Apple has acquired Gliimpse, a personal data collection startup, for an undisclosed sum. The move, which was earlier reported by Fast Company, should bolster Apple’s broader ambitions to expand its presence in the health industry.
Gliimpse was founded in Silicon Valley in 2013. According to its website, the company’s goal is to create “personalized and shareable medical records” for every American across the country. The goal was to offer a product that puts a person’s personally identifiable information—everything from a glucose number to Potassium levels—into a digital archive that both they and their doctors can access.
“You control who sees what and for how long,” the company explains on its website. “Share with physicians. Gain proxy access to aging parent’s data. Get your kid’s immunizations to the school nurse. Even Donate Your Data (DYD) to help find global cures.”
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According to CrunchBase, a site that tracks startups and their funding, the company had raised just $1 million in a seed funding round it closed on in February 2015. However, Gliimpse had early investment from Anil Sethi, the company’s founder and CEO, who has a long history in medicine while working for Johns Hopkins, among others.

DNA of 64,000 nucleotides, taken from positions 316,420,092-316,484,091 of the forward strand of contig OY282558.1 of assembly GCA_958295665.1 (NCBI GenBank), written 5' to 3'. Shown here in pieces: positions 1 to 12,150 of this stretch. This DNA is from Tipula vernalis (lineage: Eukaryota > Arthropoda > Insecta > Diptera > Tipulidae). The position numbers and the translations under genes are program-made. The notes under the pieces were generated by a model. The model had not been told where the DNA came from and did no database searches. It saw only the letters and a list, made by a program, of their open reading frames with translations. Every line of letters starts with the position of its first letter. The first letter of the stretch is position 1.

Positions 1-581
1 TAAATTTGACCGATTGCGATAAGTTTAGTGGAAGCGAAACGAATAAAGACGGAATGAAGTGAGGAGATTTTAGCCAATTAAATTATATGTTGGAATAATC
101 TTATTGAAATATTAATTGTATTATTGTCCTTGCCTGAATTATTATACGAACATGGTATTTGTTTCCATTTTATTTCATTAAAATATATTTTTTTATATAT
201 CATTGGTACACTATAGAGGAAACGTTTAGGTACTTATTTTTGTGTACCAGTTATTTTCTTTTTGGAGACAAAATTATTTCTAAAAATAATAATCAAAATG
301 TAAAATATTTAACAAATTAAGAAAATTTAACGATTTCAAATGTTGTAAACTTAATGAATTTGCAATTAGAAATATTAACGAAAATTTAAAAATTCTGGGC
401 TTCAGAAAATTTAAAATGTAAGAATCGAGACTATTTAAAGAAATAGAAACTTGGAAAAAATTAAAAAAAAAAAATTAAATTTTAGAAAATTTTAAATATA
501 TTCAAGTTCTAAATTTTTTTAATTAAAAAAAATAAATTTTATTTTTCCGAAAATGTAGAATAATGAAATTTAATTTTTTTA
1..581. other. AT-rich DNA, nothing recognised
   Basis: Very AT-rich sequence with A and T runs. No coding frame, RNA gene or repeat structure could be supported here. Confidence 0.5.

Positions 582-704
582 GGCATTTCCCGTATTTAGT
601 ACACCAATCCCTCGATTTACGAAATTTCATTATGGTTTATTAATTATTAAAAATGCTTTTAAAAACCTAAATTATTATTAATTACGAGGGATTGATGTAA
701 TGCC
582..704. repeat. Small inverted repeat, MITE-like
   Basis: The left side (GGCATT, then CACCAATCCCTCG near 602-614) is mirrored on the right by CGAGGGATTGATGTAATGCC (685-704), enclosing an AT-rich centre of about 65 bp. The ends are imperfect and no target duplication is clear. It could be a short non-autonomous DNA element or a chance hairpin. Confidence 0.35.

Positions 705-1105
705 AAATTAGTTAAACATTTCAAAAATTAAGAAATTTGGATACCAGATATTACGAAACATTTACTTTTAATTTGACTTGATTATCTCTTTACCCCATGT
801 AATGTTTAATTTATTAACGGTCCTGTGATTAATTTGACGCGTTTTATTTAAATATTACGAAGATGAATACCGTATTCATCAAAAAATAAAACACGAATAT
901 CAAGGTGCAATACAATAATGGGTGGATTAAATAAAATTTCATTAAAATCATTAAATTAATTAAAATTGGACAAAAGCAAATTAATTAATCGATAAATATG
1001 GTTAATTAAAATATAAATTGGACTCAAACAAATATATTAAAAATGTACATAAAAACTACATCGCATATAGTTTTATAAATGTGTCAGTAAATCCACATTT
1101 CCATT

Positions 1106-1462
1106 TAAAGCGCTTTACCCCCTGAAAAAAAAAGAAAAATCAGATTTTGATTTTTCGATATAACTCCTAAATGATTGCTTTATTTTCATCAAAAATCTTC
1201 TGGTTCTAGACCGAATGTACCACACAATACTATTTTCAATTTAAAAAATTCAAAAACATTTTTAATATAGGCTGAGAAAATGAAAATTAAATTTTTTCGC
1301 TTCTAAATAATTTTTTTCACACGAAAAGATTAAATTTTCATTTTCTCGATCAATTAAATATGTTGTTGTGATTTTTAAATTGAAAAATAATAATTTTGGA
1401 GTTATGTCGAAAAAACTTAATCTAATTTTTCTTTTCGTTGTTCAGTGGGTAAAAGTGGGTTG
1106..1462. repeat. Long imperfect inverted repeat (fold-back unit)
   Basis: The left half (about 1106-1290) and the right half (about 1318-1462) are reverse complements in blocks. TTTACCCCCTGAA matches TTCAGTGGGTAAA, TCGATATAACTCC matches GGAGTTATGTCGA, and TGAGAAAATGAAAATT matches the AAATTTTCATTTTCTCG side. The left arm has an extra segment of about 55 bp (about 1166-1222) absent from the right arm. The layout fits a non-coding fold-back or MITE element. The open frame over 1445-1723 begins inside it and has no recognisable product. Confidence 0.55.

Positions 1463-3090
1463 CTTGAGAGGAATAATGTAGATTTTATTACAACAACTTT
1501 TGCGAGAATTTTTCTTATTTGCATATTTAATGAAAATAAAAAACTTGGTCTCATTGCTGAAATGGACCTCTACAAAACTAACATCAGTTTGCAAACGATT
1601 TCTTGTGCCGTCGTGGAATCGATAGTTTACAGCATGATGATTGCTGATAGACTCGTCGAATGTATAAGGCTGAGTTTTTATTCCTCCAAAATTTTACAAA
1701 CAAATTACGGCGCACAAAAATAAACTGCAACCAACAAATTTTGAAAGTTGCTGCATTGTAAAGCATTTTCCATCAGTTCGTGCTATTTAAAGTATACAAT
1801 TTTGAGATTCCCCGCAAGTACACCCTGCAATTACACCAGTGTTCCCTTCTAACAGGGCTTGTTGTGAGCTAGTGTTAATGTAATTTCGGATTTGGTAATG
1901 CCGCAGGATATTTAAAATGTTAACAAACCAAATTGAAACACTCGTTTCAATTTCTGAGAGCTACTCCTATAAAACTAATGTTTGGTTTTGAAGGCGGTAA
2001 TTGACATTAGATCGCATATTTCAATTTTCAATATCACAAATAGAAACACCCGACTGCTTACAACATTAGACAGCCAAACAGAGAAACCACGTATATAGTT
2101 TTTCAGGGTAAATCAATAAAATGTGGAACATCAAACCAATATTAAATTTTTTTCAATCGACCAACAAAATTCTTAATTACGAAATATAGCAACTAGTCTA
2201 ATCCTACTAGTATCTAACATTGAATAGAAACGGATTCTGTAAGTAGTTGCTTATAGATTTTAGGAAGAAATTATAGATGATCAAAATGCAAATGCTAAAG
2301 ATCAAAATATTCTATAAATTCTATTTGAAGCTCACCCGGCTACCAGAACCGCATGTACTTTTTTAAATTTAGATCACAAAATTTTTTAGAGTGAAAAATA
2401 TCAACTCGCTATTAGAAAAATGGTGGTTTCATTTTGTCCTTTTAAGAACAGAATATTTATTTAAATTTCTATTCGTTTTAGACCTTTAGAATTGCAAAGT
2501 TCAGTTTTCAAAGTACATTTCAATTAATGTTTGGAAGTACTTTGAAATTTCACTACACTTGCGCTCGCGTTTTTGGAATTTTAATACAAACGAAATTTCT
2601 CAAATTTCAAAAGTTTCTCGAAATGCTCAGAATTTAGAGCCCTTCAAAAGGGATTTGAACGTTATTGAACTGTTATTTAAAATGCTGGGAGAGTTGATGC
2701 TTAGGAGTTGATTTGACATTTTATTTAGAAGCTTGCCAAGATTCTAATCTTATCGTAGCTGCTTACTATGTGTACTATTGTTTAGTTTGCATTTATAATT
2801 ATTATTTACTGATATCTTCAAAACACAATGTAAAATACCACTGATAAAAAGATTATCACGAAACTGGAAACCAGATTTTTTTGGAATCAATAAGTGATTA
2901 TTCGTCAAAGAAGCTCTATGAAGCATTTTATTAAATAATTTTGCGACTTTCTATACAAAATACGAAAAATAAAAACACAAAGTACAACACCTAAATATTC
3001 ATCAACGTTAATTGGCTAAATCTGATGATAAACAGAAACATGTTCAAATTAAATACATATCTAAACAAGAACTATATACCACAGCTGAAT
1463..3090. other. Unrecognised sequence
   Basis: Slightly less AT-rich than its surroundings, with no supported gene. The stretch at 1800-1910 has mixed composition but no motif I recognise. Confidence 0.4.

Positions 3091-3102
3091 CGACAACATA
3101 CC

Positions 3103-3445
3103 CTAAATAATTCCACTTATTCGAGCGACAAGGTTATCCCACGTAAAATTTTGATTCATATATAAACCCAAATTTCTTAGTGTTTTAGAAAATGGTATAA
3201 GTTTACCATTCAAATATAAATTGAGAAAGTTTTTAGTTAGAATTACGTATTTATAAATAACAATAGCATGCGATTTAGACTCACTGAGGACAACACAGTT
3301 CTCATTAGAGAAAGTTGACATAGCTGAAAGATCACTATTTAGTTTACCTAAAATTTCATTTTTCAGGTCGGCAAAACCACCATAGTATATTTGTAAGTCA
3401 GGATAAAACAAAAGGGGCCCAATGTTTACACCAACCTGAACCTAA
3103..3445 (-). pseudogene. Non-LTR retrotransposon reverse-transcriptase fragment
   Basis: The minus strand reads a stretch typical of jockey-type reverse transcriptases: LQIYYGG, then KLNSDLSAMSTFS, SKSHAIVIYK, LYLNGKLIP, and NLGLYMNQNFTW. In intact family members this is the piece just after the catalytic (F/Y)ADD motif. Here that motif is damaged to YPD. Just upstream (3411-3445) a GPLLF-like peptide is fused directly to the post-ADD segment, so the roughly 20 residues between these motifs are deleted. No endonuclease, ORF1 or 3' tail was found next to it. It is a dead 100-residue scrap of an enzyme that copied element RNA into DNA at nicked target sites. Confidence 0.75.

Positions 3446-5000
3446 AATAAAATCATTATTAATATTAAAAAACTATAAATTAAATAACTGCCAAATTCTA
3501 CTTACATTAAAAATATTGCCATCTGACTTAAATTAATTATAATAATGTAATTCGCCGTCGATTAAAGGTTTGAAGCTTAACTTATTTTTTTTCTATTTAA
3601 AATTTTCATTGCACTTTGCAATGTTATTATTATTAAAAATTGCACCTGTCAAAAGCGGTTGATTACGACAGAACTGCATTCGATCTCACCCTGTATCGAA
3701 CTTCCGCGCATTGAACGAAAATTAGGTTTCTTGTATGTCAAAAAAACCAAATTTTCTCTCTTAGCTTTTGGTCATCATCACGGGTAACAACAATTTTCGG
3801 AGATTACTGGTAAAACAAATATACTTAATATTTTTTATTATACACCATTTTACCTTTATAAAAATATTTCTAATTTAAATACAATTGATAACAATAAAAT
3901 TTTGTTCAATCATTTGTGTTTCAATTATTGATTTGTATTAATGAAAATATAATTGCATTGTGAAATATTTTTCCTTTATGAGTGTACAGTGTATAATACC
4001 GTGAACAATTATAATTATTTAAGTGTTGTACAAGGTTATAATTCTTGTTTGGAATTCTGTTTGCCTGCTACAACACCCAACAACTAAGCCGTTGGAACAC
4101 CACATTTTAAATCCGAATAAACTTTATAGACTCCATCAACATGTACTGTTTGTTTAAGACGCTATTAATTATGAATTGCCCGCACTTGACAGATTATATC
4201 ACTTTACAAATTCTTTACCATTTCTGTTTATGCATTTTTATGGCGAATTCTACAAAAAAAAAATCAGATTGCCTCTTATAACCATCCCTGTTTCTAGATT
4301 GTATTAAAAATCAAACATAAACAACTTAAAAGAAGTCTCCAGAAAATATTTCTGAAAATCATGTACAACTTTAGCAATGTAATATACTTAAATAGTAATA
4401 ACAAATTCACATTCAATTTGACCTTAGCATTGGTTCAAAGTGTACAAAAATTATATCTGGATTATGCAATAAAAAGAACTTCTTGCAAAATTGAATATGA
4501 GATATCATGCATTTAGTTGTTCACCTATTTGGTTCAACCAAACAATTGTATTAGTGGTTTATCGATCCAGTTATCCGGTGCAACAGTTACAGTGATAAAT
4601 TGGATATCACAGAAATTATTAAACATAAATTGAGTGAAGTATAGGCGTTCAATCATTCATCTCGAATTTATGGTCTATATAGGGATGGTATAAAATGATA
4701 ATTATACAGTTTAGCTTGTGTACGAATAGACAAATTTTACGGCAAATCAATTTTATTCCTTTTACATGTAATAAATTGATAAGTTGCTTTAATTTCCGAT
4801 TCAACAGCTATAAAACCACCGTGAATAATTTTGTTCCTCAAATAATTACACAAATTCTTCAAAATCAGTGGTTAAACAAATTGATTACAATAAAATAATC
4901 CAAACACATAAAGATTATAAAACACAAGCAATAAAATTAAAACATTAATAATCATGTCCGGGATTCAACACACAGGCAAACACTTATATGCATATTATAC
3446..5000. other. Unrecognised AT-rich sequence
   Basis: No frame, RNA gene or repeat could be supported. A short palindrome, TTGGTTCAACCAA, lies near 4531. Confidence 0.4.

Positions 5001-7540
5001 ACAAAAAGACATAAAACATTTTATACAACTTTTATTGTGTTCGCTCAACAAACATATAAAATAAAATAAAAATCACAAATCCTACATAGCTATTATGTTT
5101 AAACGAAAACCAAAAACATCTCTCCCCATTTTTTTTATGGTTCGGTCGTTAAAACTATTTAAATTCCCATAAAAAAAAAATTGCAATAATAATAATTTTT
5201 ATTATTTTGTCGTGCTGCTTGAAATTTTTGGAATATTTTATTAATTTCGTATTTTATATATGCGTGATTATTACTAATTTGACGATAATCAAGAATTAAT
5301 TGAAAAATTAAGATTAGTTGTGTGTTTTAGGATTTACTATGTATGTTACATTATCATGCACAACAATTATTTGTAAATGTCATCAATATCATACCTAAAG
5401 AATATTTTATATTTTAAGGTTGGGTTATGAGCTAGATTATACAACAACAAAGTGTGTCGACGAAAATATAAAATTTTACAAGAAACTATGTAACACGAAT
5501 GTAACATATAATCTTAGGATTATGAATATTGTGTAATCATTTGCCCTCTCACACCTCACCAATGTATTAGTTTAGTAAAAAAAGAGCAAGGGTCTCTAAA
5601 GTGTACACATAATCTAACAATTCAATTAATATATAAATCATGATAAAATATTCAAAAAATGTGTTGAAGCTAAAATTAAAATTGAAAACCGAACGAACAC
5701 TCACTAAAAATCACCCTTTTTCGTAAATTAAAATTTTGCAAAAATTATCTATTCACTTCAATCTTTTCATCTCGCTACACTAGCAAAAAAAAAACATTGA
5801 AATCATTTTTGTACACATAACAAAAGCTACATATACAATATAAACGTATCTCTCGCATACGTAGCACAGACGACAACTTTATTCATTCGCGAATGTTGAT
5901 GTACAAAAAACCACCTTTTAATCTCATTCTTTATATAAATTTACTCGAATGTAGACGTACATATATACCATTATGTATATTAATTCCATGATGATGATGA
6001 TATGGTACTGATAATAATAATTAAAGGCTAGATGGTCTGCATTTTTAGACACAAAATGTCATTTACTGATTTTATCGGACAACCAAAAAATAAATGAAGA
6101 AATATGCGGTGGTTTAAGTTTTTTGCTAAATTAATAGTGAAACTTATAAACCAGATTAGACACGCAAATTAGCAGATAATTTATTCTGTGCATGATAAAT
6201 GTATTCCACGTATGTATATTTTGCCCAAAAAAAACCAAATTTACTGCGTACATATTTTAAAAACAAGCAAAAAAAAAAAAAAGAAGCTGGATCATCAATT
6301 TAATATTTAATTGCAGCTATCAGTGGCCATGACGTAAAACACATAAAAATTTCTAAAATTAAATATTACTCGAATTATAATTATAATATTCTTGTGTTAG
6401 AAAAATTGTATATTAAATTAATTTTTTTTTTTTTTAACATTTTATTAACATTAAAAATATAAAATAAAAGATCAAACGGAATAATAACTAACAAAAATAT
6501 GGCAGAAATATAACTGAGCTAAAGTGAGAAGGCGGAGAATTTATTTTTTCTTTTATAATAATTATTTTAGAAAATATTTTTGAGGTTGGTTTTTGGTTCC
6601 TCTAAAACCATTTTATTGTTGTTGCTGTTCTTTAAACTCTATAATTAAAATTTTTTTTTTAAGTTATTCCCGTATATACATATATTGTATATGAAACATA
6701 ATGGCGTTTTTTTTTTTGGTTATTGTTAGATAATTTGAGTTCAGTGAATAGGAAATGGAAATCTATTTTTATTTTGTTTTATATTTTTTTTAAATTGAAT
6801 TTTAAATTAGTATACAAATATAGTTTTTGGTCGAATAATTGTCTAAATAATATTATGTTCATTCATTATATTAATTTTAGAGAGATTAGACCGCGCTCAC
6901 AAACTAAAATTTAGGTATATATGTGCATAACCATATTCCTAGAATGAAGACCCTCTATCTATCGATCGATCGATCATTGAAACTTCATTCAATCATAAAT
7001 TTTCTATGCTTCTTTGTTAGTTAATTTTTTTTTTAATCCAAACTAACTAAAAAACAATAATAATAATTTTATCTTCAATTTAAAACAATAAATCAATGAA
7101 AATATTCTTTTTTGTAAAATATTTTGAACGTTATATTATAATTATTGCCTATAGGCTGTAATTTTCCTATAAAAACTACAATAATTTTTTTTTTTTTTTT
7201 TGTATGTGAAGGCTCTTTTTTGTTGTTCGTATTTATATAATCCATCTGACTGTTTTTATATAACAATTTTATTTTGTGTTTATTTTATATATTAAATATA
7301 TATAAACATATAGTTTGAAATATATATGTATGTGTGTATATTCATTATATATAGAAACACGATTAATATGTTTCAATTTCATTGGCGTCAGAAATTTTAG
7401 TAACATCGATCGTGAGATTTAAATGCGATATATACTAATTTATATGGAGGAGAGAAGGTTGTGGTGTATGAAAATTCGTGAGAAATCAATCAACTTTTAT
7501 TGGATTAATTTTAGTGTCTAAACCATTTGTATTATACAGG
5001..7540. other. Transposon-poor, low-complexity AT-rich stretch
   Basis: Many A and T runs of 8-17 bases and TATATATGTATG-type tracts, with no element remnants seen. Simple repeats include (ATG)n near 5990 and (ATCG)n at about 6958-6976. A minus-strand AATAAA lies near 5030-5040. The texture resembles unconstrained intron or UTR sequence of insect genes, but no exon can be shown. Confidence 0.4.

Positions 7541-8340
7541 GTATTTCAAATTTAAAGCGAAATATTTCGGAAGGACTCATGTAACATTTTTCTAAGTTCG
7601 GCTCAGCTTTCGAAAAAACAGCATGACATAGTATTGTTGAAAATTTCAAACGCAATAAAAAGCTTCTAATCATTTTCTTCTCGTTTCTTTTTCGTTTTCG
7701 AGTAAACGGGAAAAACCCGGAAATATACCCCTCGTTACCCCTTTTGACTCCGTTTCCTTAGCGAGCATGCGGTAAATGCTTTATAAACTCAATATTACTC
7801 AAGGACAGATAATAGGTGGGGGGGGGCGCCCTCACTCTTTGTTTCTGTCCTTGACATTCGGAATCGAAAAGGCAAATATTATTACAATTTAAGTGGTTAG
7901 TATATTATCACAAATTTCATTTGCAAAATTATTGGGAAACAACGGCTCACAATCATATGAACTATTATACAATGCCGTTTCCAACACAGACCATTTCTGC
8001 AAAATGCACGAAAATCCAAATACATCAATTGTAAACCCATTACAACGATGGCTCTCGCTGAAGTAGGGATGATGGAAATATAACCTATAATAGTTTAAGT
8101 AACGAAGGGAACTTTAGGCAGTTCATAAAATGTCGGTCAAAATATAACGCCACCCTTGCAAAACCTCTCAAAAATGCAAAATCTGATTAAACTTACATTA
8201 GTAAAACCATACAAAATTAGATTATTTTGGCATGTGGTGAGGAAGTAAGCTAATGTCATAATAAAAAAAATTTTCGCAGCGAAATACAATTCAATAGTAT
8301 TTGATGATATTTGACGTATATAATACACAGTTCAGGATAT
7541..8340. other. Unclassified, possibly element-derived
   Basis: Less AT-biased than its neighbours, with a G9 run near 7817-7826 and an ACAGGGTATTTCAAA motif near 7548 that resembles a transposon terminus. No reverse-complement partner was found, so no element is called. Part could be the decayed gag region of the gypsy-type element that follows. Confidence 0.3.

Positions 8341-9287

So far, neither Gliimpse nor Apple has confirmed the acquisition.
However, Apple CEO Tim Cook has talked in great detail of late about his belief that Apple could make its presence felt in the healthcare industry. His comments have come alongside Apple patent applications and rumors suggesting the company is working on a health-focused wearable that would be used by healthcare providers. Apple could also be eyeing other ways to expand into health with its HealthKit service, which provides a framework for app developers—and especially healthcare providers and researchers—t0 gather more individual health data.
“We’ve gotten into the health arena and we started looking at wellness, that took us to pulling a string to thinking about research, pulling that string a little further took us to some patient-care stuff, and that pulled a string that’s taking us into some other stuff,” Cook told Fast Company about Apple’s healthcare ambitions in a recent interview.
It’s unclear at this point what Apple might have planned for Gliimpse. The startup’s site is still active. Apple might soon merge Gliimpse into one of its divisions to work on its healthcare efforts at some point in the future.
Whatever the case, Apple isn’t saying what it has planned.
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“Apple buys smaller technology companies from time to time, and we generally do not discuss our purpose or plans,” an Apple spokesperson told Fortune.